A cesarean section is a procedure in which incisions are made through a woman's abdomen and uterus to deliver her baby. Cesarean sections are performed whenever abnormal conditions complicate labor and vaginal delivery, threatening the life or health of the mother or baby. The procedure may be used in cases where the mother has had a previous cesarean section and the area of the incision has been weakened. Dystocia, or difficult labor, is the another common reason for performing a cesarean section. Difficult labor is commonly caused by one of the three following conditions: abnormalities in the mother's birth canal; abnormalities in the position of the fetus; abnormalities in the labor, including weak or infrequent contractions.
Another major factor is fetal distress, a condition where the fetus is not getting enough oxygen. Fetal brain damage can result from oxygen deprivation. Fetal distress often is related to abnormalities in the position of the fetus or abnormalities in the birth canal, causing reduced blood flow through the placenta.
A cesarean section may also be advisable if the mother has an active sexually transmitted disease that can be transferred to the baby in a vaginal delivery, hypertension (high blood pressure), or diabetes.
When the baby is born, mucus and blood are removed from the nose and mouth by means of suctioning. The umbilical cord is clamped and cut, and the child is given to the mother to hold. The infant's physical condition is then assessed by the Apgar score, which evaluates the overall level of health based on heart rate, skin color, muscular activity and respiratory effort, and response to stimuli.
Stage three labor is the time between delivery of the baby and delivery of the placenta. Stage three labor usually lasts between 10 and 30 minutes. Contractions are less strong than in stage two labor. The placenta detaches from the uterus and easily slides through the birth canal. The entire placenta must be removed to prevent serious bleeding. If the placenta is not delivered in its entirety, medical intervention is necessary to remove it.
Childbirth education classes for the woman and her partner help a couple prepare for labor and delivery. Well before the birth is expected, couples should evaluate the options for the location and circumstances of the birth. Some couples choose to deliver their babies in their own homes or in birthing centers with a midwife as opposed to in a traditional hospital setting with nurses and physicians. Many medical professionals recommend against home births, as complications during delivery can arise quickly, and the woman and baby may not reach a hospital in time to prevent serious consequences including permanent disability and death. Many birthing centers have a relationship with a hospital where a woman can be transferred if complications arise.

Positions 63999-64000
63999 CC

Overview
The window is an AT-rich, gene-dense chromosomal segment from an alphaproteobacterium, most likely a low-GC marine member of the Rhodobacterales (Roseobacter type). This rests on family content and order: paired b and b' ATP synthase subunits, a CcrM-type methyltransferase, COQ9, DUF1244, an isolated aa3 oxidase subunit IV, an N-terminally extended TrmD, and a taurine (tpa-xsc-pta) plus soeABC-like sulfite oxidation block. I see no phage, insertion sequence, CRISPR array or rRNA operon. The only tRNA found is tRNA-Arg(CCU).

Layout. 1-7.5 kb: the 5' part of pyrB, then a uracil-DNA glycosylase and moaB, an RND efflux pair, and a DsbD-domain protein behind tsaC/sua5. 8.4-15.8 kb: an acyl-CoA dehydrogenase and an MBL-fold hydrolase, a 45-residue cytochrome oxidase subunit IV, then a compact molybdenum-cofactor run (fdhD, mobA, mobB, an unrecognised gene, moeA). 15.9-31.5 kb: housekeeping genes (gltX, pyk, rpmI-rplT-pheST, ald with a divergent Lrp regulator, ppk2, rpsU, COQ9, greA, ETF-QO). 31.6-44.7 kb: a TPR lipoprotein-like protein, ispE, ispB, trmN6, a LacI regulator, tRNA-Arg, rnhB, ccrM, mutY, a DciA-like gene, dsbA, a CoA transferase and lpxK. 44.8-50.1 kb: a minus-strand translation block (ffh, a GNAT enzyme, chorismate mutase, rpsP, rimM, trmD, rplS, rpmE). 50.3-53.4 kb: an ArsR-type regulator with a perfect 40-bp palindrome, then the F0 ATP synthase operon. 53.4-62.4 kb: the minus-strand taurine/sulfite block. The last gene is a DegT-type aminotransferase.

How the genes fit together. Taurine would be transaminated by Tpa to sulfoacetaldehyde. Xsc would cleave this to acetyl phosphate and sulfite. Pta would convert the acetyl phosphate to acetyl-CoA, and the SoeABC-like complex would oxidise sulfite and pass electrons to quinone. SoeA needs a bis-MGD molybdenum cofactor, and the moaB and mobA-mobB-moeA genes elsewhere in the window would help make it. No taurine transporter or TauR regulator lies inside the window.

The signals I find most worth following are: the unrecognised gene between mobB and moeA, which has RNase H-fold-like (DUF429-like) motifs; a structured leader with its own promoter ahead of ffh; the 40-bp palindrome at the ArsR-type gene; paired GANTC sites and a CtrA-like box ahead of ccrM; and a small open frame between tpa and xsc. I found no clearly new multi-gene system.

The natural childbirth movement begun by Fernand Lamaze, which advocates birth without drugs or medical intervention, departed from the practices of the 1940s and 1950s, when the administration of drugs and medical procedures such as episiotomies were standard obstetrical procedure. Natural childbirth methods use nonmedical relaxation techniques for pain control and allow for more active participation in labor by the mother and a lay coach, usually the woman's partner. They typically include prenatal classes for the mother and coach. Women who use the Lamaze method are taught to perform three activities simultaneously during contractions: breathing in a special pattern, chanting a nonsense or meaningless phrase coordinated with the rhythm of her breathing, and staring intently at an object.
The home delivery movement, which became popular in the United States during the 1970s, has given way to the establishment of birthing centers (in or affiliated with hospitals) staffed by nurse-midwives and obstetricians in an attempt to duplicate the familycentered, drug-free experience of home birth but without the risks posed by the absence of medical professionals. The natural childbirth movement has also focused on easing the birth experience for the infant. These measures include dim lights and a quiet atmosphere in the delivery room, postponing cutting of the umbilical cord, and bathing the infant in lukewarm water. Psychologists Otto Rank and R.D. Laing have elaborated on the idea of birth trauma as a factor in adult mental and emotional problems, and Leonard Orr developed rebirthing in the 1970s as a holistic healing technique for eliminating negative beliefs that influence an adult's behavior and attitudes.
About half of all mothers, especially first-time mothers, experience mild postpartum depression (sometimes called the “baby blues” ), thought to be caused by a combination of biochemical and hormonal factors, exhaustion, and adjustment to the pressures and demands of parenthood. A smaller percentage— between 5 and 10%—become seriously depressed. Moderate to severe postpartum depression can and should be treated, both to benefit the mother and the child. In severe cases of postpartum depression, mothers have been known to attempt or complete suicide or to harm their child.
See also Fetal alcohol effect and syndrome.
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American College of Nurse-Midwives, 8403 Colesville Rd, Suite 1550, Silver Spring, MD, 20919, (240) 485-1800, Fax: (240) 485-1818, http://www.midwife.org .
American Congress of Obstetricians and Gynecologists, 409 12th Street SW, Washington, DC, 20024-9998, (202) 638-5577, (800) 673-8444, email@example.com, http:// www.acog.org .